Skip to content

You Get What You Expect

by Beth on September 18th, 2011

Pygmalion was a sculptor in Greek mythology who fell madly in love with a beautiful female statue he had carved. He named her Galatea and he treated her as if she were real. He dressed her and gave her gifts of pearls and flowers. One day as he kissed her Galatea became a real woman. His expectations influenced reality.

The “Pygmalion effect” or “self-fulfilling prophecy” doesn’t just exist in mythology. People’s behavior is influenced by the expectations of others. In one study of elementary school children teachers were told at the beginning of the school year that a handful of their students had especially high IQs. In reality the students were average. At the end of the school year the “smart” students had improved their IQ by an average of 22 points, far more than the other students. The teachers’ expectations about the students’ abilities affected the way they treated the students. As a result, the students’ performance rose to meet their teachers’ expectations.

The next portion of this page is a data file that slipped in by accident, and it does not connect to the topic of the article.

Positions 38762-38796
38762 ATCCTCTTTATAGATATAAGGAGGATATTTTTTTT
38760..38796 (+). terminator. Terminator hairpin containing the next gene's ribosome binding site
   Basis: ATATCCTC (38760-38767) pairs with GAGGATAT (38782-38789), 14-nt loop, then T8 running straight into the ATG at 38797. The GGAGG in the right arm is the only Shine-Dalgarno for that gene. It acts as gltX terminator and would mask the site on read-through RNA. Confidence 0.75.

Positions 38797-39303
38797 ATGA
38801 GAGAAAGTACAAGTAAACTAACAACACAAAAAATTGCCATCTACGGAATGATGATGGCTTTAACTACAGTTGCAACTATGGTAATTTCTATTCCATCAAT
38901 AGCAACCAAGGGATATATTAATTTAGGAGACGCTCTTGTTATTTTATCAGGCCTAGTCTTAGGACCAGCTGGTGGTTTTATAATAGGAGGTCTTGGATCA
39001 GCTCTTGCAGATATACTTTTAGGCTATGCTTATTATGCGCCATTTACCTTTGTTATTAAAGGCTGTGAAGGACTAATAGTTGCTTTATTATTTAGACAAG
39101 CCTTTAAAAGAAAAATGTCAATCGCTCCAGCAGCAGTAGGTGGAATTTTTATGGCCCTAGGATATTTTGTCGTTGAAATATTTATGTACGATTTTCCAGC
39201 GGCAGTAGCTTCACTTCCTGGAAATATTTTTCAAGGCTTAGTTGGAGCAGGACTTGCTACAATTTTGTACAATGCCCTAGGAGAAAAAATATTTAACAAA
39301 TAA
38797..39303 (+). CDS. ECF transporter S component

Research with new hires in the workplace found that those who were immediately given challenging tasks were more likely to show higher job performance later in their careers. When managers have high expectations for their employees, they treat them in ways that increase the likelihood that the employees achieve success.

In positive workplaces managers expect their employees to succeed. They give them challenging assignments and constantly communicate that they believe they are capable, competent people.

Your expectations influence the likelihood that someone else, an employee, a child, will succeed. What kind of an influence will you be? If you want to bring out the best in others let them know that you believe they are the best!

No comments yet

Leave a Reply

Note: XHTML is allowed. Your email address will never be published.

Subscribe to this comment feed via RSS